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Sea Rescue’s Kendra Simpson secures a line during December 11 rescue.

Smith Point Sea Rescue vice president Jim Bullard reported crews have responded to the following calls for assistance:

November 20: At 8 a.m. the captain of a 31-foot trawler from Jersey City, New Jersey, called to report that his vessel was hopelessly tangled in oyster cages in the Little Wicomico River near Bamboo Island. Rescue 1 with a crew of four was dispatched from Reedville and another member of Sea Rescue who could see the entangled trawler from his home arrived in his personal boat. With help from both rescue boats the trawler with one aboard was freed from the cages. The captain reported that his transmission was now inoperable so Rescue 1 towed the vessel into Smith Point Marina for repairs. Time on call, 2 hours.

November 21:  At 3 p.m. a distress call was received from the captain of a 22’ Grady White who was fishing with two aboard. He reported he was adrift 6 nautical miles south of Tangier Island with engine problems. Rescue 1 with a crew of 5 departed from the Sea Rescue boathouse in Reedville and motored across the Bay where they found the vessel and towed it back to Buzzard’s Point Marina in Reedville for repairs. Time on call, 4 hours.

November 27: At 2 p.m. the captain of a 30’ Century center console reported a steering malfunction in Bridge Creek off the Little Wicomico River. Rescue 3 with three crew members was dispatched from Smith Point Marina and towed the disabled vessel back to the marina for repairs. Time on call, 2 hours.

December 3: At 9 a.m. Rescue 1 with a crew of 6 motored to the Reedville Fisherman’s Museum where they picked up the museum’s 38’ deadrise Foggy River and towed it to Jennings Boatyard to be hauled out of the water. Time on call, 1 hour.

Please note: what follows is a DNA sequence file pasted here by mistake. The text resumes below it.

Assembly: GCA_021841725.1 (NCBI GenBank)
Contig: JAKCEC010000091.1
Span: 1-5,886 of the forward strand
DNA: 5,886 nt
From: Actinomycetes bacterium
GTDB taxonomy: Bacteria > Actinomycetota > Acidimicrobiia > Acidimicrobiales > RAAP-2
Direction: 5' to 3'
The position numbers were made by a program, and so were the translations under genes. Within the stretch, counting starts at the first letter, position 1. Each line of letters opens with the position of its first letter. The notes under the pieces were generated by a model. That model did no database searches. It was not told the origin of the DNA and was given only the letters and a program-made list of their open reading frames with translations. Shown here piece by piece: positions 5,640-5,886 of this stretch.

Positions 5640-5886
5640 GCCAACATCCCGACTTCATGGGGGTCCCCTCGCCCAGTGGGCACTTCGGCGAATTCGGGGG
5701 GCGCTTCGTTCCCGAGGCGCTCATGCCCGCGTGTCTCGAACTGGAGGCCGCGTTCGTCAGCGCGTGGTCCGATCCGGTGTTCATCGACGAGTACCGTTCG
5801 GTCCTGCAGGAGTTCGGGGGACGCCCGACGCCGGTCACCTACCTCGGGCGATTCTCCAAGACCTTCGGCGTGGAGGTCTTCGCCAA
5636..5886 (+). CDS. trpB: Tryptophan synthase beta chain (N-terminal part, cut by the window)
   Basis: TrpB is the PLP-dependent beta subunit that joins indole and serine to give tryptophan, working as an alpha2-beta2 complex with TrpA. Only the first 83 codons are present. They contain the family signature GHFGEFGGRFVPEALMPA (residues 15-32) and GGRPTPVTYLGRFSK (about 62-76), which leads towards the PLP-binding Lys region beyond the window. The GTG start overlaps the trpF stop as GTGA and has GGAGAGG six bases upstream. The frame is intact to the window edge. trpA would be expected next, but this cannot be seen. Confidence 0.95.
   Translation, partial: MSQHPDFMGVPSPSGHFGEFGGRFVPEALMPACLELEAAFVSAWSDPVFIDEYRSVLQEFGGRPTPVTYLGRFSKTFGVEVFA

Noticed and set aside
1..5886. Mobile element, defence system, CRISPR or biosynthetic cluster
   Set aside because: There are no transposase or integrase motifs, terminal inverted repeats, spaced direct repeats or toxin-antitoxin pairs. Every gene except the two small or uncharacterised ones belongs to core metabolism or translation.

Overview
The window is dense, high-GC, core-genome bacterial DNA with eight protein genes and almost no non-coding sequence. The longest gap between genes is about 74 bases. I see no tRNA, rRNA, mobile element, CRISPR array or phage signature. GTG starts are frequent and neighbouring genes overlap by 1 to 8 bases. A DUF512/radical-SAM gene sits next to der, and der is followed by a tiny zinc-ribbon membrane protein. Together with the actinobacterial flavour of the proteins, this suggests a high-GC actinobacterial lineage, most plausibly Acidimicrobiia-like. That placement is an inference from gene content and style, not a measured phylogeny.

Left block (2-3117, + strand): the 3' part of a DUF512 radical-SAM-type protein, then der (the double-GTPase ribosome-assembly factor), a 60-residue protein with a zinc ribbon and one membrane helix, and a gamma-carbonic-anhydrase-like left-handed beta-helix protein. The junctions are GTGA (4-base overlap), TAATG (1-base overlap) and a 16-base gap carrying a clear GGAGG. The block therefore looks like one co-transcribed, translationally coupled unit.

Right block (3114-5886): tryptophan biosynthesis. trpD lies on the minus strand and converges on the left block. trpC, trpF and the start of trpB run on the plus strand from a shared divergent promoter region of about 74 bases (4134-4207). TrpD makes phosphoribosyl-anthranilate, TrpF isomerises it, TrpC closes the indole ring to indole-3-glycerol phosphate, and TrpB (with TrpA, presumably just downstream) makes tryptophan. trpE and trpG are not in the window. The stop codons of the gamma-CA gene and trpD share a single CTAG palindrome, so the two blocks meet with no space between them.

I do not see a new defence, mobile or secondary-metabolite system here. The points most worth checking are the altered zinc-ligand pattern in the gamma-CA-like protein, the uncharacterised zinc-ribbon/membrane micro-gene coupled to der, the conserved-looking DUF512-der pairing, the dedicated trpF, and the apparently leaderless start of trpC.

December 11: At 10 a.m. the captain of a 25’ Parker fishing boat called to report he had lost his transmission and was adrift just south of Smith Point Light. Rescue 1 with a crew of three departed Reedville and by the time they located the vessel it had drifted four miles north. Rescue 1 towed the vessel with three aboard into Ingram Bay Marina for repairs. Time on call, 3 hours.

December 12: At 1 p.m. the owner of a 25’ Striper center console reported he was dead in the water in the Little Wicomico River. Rescue 3 with a crew of four located the boat with four aboard and towed it to the owner’s dock. Time on call, 1 hour.

December 13: At 2 p.m. the neighbor of a Sea Rescue member called to report the engine on his 25’ Sport Craft walk-around had failed and he was adrift in the mouth of Cod Creek off the Potomac. The member called the Sea Rescue duty captain and the two men launched a personal vessel and were able to tow the disabled boat with six aboard into a neighborhood ramp. Time on call, 2 hours.

The members of Smith Point Sea Rescue would like to remind readers of a saying heard from watermen at this time of year: “If you go into the water now, you are not coming back.” Please be extremely careful boating or even walking out on a dock, until spring warms the waters.

Smith Point Sea Rescue is a totally volunteer rescue unit which serves boaters from Coles Point to the mouth of the Potomac River, south to the Rappahannock River and across the Bay to the eastern shore. The organization receives no governmental monetary support and depends solely on donations to fund their operations.  

Smith Point Sea Rescue does not charge for its services and can be reached on VHF channel 16 or by calling 911.  Rescue 1 is based in Reedville, Rescue 2 on Lodge Creek near Callao, and Rescue 3 at Smith Point.